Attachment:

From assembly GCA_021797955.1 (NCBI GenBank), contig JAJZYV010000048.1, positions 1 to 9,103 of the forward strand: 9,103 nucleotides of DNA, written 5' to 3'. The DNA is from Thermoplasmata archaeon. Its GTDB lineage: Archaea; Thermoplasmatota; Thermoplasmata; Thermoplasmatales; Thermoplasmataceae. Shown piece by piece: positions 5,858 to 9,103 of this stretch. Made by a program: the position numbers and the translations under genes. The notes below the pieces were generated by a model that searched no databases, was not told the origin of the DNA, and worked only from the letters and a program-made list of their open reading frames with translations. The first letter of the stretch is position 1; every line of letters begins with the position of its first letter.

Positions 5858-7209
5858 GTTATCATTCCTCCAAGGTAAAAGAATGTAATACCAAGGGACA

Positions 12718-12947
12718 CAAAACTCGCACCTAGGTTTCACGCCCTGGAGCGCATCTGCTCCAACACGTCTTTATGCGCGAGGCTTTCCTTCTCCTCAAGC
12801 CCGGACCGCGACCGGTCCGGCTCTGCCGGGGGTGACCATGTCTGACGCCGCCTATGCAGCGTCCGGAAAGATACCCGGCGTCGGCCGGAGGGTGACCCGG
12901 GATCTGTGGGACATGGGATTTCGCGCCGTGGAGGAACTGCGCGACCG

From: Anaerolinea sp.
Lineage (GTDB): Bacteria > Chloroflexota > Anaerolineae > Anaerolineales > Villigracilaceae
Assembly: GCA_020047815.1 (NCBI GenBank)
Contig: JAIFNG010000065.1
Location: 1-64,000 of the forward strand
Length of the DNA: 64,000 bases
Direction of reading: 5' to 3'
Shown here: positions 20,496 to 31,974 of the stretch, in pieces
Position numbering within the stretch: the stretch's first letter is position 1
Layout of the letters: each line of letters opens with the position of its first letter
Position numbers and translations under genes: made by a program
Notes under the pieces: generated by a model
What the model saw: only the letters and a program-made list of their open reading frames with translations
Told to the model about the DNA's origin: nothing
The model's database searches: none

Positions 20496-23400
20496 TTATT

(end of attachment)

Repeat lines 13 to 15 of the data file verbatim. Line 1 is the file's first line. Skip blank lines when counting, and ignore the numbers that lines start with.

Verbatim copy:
Length of the DNA: 64,000 bases
Direction of reading: 5' to 3'
Shown here: positions 20,496 to 31,974 of the stretch, in pieces